1. grizziz

    Obama, “we have to take those concerns seriously and address them.” In an envelope sent to Santa Claus, I presume.

    1. Roger Smith

      “We can’t just walk away from trade. In a global economy where our economies and supply chains are deeply integrated, it’s not even possible.”

      Because it’s only natural right? We can still (and are) trade without this deal. Nothing comes to a screeching halt without it. It didn’t exist before and things were fine. We cannot just walk away, but we can act like a gun is against our heads and that the other option just happens to be the deal of a century? hah!

      This guy needs to put away his Bill Clinton mask. He is a bad actor.

      1. grizziz

        Right. It sounds like the supply chains will just stop if the US doesn’t get this deal. Why doesn’t he just ask congress to fund his library, so he can stop pestering us. Oh, I forgot, if it is public money he won’t be able to control the narrative of his own aggrandizement.

      2. dk

        He’s responding to his own invocation of “protectionism” as the blanket definition for any objection, or even concern.

        And in a strictly semantic sense, aren’t agreements like this about some kind of protection for something or someone?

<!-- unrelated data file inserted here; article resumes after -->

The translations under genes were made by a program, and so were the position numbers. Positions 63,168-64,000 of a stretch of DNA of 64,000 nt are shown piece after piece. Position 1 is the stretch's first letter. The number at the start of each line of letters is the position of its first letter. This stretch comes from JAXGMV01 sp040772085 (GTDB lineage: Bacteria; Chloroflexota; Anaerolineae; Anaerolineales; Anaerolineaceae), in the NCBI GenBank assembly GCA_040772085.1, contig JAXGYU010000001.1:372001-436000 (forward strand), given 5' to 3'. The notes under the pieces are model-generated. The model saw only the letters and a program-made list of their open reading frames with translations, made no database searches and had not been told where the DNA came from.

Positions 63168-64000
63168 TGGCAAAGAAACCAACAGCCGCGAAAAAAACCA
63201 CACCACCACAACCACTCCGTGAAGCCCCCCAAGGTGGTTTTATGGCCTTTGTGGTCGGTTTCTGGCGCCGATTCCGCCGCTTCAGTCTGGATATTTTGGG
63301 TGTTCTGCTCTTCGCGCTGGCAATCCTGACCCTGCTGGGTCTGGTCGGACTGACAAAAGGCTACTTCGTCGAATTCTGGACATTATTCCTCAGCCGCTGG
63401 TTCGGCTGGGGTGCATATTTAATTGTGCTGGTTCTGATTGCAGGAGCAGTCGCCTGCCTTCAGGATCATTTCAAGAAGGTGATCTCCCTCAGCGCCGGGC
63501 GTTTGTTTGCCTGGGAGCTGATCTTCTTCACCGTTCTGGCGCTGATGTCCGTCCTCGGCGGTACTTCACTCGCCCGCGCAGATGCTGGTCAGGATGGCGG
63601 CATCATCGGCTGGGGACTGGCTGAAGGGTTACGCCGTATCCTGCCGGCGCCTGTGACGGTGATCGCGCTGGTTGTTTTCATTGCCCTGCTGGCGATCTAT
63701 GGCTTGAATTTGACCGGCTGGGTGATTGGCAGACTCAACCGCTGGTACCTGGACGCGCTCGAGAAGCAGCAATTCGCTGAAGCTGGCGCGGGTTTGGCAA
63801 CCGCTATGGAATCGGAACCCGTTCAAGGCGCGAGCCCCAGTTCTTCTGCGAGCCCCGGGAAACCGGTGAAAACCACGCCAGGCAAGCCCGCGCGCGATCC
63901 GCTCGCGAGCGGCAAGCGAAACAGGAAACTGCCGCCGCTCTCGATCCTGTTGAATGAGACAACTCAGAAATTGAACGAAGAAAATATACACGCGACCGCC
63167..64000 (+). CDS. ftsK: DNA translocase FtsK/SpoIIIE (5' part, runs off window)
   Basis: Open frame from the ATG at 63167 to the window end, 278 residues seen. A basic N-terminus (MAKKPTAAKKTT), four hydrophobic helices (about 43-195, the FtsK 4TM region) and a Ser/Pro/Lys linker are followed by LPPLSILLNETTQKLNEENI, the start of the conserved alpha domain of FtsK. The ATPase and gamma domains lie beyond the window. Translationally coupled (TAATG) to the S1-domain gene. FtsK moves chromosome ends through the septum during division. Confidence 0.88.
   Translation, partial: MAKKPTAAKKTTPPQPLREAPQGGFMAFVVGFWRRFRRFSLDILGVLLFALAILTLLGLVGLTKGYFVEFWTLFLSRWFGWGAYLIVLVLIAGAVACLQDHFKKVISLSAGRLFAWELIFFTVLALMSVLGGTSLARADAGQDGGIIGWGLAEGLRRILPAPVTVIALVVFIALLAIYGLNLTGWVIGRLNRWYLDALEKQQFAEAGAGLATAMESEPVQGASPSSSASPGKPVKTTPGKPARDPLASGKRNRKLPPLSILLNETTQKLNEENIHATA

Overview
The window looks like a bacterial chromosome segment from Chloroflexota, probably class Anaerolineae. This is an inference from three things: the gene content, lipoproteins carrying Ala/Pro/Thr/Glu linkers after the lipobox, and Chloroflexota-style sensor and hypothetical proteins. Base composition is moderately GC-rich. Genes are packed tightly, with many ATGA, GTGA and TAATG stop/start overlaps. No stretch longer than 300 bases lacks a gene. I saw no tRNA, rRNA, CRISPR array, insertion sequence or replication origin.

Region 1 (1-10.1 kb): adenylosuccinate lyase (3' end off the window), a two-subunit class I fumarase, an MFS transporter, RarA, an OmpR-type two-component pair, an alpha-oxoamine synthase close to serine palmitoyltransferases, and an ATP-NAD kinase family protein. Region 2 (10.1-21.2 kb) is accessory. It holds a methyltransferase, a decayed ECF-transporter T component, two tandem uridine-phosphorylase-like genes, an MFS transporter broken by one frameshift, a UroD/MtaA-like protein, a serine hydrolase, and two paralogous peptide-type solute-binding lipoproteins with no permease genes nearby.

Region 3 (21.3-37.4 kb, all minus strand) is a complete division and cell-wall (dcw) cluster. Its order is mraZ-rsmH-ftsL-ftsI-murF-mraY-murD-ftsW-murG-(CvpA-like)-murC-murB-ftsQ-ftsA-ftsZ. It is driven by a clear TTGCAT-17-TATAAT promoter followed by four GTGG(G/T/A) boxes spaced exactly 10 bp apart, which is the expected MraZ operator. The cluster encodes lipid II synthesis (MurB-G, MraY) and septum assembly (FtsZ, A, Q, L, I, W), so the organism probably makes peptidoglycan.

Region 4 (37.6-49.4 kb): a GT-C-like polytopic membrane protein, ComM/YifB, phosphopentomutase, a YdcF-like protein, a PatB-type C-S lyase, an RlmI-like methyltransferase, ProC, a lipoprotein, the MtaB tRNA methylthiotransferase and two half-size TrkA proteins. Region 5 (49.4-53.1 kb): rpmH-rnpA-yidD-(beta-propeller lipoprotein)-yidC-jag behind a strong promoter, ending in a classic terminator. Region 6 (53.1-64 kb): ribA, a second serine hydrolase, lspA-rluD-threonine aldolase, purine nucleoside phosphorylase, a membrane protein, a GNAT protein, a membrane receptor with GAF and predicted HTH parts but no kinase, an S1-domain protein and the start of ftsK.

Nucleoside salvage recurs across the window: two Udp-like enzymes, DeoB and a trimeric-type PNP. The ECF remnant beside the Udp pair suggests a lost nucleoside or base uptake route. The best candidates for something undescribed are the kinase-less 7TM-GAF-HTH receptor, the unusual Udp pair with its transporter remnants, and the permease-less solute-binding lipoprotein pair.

1. Roger Smith

          What he means is that we cannot stand in the way of corporate profiteers simply because we want to protect our minimal, shrinking state of well being and security. It’s a no brainier!

          1. MyLessThanPrimeBeef

            Frankly, the South could not afford to just walk away from slavery and not take a big hit economically, in the short term.

            Nor can our global economy without wage arbitrage and starving, but willing to work, serfs.

            In both cases, you say ‘to heck with the economy.’

            1. dk

              I can’t speak to the situation in antebellum South but, today…
              A big hit economically? With half of the wealth of the nation uncirculated and in the hands of 1%? Recirculating that money in the form of sufficient wages would strengthen the economy, and also preserve the value of the remaining and still substantial wealth of the 1%. Is it about how much money one has and holds onto, or how much one can circulate?